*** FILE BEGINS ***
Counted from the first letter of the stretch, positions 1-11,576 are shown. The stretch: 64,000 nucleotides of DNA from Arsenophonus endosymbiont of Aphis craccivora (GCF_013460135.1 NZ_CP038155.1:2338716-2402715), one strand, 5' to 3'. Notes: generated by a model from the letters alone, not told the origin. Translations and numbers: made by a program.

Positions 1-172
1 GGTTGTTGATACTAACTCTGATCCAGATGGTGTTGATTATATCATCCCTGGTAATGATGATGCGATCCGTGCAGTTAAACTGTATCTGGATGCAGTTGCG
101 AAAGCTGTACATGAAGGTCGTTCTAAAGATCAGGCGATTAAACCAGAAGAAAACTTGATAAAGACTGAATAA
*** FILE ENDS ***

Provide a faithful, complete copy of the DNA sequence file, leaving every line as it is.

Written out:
Counted from the first letter of the stretch, positions 1-11,576 are shown. The stretch: 64,000 nucleotides of DNA from Arsenophonus endosymbiont of Aphis craccivora (GCF_013460135.1 NZ_CP038155.1:2338716-2402715), one strand, 5' to 3'. Notes: generated by a model from the letters alone, not told the origin. Translations and numbers: made by a program.

Positions 1-172
1 GGTTGTTGATACTAACTCTGATCCAGATGGTGTTGATTATATCATCCCTGGTAATGATGATGCGATCCGTGCAGTTAAACTGTATCTGGATGCAGTTGCG
101 AAAGCTGTACATGAAGGTCGTTCTAAAGATCAGGCGATTAAACCAGAAGAAAACTTGATAAAGACTGAATAA